Published on: 10/03/2015
Uganda's rural water sector has two service delivery models that use a community-based management paradigm: Water User Committees for point sources, and Water Supply and Sanitation Boards for piped schemes. Neither has achieved sustainable service at scale: performance of water service delivery has stagnated over the past five years, with access remaining at 60–65% and functionality at 80–83%, because of gaps between policy and practice, weak support mechanisms and weak community ownership. Two innovations have emerged in some districts: hand pump mechanics associations, and new financing mechanisms that integrate community-led savings and credit initiatives for operations and maintenance ("YY strategy").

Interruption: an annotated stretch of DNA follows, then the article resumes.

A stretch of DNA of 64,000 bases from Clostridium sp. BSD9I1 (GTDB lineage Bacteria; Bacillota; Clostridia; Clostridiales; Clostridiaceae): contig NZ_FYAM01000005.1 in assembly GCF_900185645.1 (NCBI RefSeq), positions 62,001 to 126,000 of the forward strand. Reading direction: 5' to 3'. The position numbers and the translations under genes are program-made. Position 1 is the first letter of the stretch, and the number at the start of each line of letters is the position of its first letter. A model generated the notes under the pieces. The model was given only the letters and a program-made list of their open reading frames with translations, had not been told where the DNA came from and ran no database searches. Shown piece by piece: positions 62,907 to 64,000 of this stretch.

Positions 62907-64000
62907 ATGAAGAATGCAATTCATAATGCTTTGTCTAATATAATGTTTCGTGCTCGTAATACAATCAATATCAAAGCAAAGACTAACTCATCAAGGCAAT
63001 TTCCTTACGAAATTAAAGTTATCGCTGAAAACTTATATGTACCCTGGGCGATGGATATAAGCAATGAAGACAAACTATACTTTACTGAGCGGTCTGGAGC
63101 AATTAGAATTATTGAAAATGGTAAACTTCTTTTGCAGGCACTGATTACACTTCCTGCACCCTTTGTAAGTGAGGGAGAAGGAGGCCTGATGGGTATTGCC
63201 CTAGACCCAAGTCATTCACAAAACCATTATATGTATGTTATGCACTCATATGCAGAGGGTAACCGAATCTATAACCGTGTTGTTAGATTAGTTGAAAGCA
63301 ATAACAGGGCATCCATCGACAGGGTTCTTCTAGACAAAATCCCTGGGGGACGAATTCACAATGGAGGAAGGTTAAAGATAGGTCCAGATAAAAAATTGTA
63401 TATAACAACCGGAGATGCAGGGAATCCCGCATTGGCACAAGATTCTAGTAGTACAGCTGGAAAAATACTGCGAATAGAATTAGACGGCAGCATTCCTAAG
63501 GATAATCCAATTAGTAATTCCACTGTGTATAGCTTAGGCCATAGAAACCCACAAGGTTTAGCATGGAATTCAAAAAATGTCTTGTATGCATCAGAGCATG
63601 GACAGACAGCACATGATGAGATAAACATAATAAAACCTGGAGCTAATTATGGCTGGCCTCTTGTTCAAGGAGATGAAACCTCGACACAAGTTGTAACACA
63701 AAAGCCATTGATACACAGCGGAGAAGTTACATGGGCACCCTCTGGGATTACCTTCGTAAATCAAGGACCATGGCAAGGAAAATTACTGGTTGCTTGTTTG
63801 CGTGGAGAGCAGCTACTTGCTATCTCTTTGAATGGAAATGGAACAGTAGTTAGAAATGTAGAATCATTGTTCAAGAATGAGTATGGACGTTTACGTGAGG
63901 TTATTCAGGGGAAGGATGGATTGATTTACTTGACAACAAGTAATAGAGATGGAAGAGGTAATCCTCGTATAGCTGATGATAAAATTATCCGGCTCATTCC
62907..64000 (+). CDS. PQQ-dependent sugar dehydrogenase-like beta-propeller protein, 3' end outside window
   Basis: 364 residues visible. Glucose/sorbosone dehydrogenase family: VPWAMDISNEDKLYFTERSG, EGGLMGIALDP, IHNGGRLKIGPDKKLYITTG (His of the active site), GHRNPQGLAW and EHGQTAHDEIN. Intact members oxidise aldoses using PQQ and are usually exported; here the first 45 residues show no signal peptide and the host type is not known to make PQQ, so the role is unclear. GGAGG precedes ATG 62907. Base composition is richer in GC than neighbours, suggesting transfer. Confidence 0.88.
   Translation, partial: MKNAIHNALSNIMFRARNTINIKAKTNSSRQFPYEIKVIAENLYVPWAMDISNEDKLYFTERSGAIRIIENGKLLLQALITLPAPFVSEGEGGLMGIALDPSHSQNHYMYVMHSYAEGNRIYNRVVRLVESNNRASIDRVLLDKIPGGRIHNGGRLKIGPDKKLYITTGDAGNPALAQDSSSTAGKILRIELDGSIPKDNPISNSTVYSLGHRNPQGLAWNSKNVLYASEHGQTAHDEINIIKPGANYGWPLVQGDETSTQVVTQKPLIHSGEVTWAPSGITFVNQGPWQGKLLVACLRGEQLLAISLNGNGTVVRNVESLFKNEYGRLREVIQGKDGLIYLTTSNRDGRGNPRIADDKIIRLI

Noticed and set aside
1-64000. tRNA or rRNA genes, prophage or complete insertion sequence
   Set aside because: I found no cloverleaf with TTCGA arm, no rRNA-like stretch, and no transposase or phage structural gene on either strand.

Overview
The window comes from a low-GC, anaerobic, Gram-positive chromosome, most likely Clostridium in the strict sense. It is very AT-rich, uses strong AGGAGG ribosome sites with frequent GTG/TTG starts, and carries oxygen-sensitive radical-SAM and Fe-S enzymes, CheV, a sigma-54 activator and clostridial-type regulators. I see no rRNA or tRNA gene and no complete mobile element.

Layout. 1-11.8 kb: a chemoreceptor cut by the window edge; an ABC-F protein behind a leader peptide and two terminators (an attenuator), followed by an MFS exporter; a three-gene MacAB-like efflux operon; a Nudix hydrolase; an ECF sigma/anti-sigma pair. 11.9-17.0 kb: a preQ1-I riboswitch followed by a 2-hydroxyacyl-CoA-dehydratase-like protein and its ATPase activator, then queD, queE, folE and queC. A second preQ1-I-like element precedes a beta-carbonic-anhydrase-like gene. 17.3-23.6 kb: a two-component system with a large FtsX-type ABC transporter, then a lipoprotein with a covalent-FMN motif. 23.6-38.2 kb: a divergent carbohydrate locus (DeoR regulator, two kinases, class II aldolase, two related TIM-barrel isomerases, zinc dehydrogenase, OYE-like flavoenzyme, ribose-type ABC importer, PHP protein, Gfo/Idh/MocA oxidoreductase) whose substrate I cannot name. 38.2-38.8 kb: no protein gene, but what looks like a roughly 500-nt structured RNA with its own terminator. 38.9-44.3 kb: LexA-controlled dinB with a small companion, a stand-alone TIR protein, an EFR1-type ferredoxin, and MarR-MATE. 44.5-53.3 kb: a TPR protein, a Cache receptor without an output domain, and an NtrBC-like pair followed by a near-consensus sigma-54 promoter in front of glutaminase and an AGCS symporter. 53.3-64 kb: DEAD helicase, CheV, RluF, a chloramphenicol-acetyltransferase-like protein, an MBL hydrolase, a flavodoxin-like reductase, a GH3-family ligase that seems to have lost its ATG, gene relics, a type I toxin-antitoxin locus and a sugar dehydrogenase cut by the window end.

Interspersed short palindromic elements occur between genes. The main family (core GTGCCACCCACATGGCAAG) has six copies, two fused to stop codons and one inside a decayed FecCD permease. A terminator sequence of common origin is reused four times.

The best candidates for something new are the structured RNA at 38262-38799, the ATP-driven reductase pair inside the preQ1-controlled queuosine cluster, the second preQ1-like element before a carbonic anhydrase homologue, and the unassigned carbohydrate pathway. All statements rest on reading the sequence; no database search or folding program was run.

The experiment has led to an improved understanding of the two rural service delivery models, their performance and the roles and responsibilities of stakeholders. A set of indicators was used to develop a framework for monitoring rural water service delivery. Application of the service delivery indicators reveals that rural water systems often provide a service below the sector norms and standards. A Policy Brief summarises recommendations for strengthening the Water Source Committee model and another provides recommendations for Supporting Hand Pump Mechanics to improve operation and maintenance.
The study triggered two new experiments:
Who was involved?
IRC Uganda worked with
Find out more
A selection of publications is available on this website (scroll down for more)
Briefing Notes- Performance of Rural Water Service Providers and Service Authorities in eight districts in Uganda (2014) and Level of service received by water users in eight districts in Uganda (2014)
Research Study Report- Assessment of performance of the service delivery of point sources , V. Bey, J. Abisa, P. Magara (2014)
For more information contact IRC Uganda country Director, Jane Nabunnya Mulumba